In Memory of: Gary Carter (1954-2012)

Written By: Michael Brown, Assistant A.D. for Athletic Communications

The Palm Beach Atlantic University baseball program will forever be indebted to the impact, service and legacy left behind by former head coach and Major League Baseball (MLB) Hall of Famer, Gary Carter.

Carter closed out a remarkable life spent leaving his unforgettable imprint on those he interacted with as a world class athlete, respected coach, kind-hearted humanitarian, as well as being a loving husband, father and grandfather.

Known for his incredible enthusiasm and unyielding faith in Christ, Carter went to be with the Lord on February 16, 2012 following a nearly nine-month battle with brain cancer. He was 57 years old.

Following a brilliant 19-year playing career with the Montreal Expos, New York Mets, San Francisco Giants and Los Angeles Dodgers, Carter would go on to earn the ultimate baseball honor by being enshrined into the MLB Hall of Fame in 2003.

A Palm Beach County resident since 1982, Carter returned home in October, 2009 to take the reins of a struggling PBA baseball team where he quickly helped turn the program into a winner. Winners of just seven regular season games the year before his arrival, Carter coached the Sailfish to 17 wins in his first season followed by 27 wins in his second campaign on the PBA bench in 2011.

Then Athletic Director Bob White announced the hiring of Carter to the PBA head coaching post on Oct. 13, 2009 as he joined Tony Gwynn (San Diego State University) as the only active members of the Major League Baseball Hall of Fame to embark on a coaching career in the collegiate ranks.

Click Here for a Photo Gallery of Gary Carter During His Time at PBA

Carter took over the head coaching responsibilities at PBA after a successful stint as the Long Island Ducks manager for the 2009 season. An independent team of the Atlantic League, Carter led the Ducks to a Second-Half Liberty Division regular season championship before leading the team all the way to the Atlantic League Championship series, the first postseason appearance for the team since 2004.

Carter spent his first 11 seasons in the big leagues with the Montreal Expos (1974-1984) where he accumulated some of the most impressive overall statistics ever compiled by a catcher. After finishing second in the Rookie of the Year voting after the 1975 season, Carter went on to lead the Expos to the franchise’s lone postseason appearance in 1981.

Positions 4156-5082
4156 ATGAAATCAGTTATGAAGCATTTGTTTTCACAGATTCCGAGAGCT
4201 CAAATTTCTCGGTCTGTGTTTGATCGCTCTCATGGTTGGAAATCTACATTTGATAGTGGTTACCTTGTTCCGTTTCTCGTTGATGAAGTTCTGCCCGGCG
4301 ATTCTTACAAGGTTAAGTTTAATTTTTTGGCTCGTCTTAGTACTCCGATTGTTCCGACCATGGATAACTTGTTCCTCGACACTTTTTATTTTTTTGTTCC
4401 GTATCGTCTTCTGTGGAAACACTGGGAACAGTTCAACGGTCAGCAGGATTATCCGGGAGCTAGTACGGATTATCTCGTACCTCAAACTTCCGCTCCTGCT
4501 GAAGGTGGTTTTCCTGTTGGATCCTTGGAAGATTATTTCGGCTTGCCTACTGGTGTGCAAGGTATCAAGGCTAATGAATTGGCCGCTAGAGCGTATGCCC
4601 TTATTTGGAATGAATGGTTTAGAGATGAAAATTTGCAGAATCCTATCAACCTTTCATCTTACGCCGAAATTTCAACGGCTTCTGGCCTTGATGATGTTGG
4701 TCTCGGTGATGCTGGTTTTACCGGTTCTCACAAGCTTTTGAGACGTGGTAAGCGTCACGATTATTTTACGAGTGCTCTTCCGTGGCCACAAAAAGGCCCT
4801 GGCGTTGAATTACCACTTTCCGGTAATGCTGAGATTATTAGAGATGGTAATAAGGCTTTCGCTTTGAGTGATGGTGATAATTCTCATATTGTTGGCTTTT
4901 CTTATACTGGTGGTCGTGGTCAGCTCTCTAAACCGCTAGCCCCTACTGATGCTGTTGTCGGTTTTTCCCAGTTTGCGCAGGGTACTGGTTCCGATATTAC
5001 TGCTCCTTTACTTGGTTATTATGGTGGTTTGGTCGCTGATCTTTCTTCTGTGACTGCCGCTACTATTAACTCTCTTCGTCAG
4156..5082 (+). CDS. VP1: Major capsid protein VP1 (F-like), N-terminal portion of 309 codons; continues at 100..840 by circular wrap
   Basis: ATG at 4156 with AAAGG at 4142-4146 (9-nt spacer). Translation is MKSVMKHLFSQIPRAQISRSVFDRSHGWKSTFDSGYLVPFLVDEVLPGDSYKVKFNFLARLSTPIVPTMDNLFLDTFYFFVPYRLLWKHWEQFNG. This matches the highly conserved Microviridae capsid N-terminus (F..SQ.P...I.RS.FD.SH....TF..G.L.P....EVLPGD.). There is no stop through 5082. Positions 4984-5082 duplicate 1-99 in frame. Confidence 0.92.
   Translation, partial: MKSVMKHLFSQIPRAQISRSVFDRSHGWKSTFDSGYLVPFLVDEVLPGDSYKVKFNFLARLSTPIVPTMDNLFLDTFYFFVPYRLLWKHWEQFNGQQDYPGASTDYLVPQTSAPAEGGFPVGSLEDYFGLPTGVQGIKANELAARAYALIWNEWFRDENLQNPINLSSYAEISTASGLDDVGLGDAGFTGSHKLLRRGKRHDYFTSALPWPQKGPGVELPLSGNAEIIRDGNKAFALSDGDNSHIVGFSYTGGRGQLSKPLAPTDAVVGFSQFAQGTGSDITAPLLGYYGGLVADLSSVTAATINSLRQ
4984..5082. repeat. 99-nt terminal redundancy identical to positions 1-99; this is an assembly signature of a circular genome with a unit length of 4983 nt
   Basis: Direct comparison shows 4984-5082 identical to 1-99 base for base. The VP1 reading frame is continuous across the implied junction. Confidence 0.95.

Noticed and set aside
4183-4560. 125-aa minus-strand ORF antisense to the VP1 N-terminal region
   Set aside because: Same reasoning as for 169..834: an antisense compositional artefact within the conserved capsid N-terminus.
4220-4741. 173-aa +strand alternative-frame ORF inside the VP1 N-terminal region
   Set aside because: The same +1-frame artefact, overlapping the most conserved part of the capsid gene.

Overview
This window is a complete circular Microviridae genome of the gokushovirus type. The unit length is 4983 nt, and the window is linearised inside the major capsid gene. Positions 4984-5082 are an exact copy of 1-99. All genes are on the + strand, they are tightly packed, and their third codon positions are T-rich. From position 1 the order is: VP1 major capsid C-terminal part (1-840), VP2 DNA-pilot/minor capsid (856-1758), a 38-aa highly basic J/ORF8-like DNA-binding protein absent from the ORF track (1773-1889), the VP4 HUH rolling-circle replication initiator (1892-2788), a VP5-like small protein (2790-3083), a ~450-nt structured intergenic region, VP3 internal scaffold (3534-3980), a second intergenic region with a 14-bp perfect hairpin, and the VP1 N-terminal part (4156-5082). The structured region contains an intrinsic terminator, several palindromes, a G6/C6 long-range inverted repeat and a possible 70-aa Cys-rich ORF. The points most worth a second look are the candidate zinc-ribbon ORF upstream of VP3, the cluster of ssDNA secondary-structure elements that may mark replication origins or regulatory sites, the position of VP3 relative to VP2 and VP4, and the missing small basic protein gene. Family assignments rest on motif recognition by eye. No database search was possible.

In 1980, Carter finished runner-up in the National League Most Valuable Player voting in while starting a string of three consecutive years in which he was awarded a Gold Glove (1980-1982). The California native was named the MVP of the All-Star Game in 1981 and again in 1984, and later that season was acquired in a trade by the New York Mets.

“The Kid” was a part of two National League East Division winners in Queens, as the Mets enjoyed the most successful five-year period in franchise history with Carter as their backstop. His two-out, two-strike base hit sparked the Mets’ three-run rally in the bottom of the 10th inning in Game Six of the 1986 World Series, while his two home runs and nine RBI in the series paced the Amazin’s to their second world title.

Following his time with New York, Carter spent a season each with the San Francisco Giants and Los Angeles Dodgers before finishing out his 19-year career in 1992 with one more season in Montreal. All told, Carter appeared in 11 All-Star Games, including 10 straight from 1979-1988, and won five NL Silver Slugger Awards in addition to his Gold Gloves.

Click Here to View Carter's MLB Hall of Fame Bio

Carter began work as a broadcaster with the Florida Marlins in 1993 and spent four seasons as the Marlins television color commentator. Feeling a strong pull to get back on the field in a teaching capacity, Carter returned to the field as a roving catching instructor for the Mets organization.

He then began a second career in baseball as a manager, and, like he did in his playing days, he would have immediate success. He was named Gulf Coast League and Florida State League Manager of the Year in 2005 and 2006, respectively, and won the Florida State League championship in 2006 with the St. Lucie Mets. In 2008, Carter helmed the Orange County Flyers to a championship in the Golden Baseball League, and was named that league’s Manager of the Year as well.

Beyond his work on the baseball field, Carter also had a passion for giving back to the community and blessing others through the work of his foundation, The Gary Carter Foundation. This non-profit organization eagerly works toward providing funds, supplies, and time to local elementary schools as well as other charitable causes.

Click Here For More Information on the Gary Carter Foundation

Married to wife Sandy for 37 years, the Carters first made their way to West Palm Beach when Gary was a member of the Expos and the Montreal-based team made West Palm Beach their Spring Training home. The family then made Palm Beach County their permanent home.

A father to three -- daughters Christy and Kimmy along with son D.J. -- the Carters also have three grandchildren. Daughter Kimmy has been the head softball coach at PBA since 2006 while son-in-law Kyle Bloemers is an Assistant Athletic Director for Sailfish Athletics.

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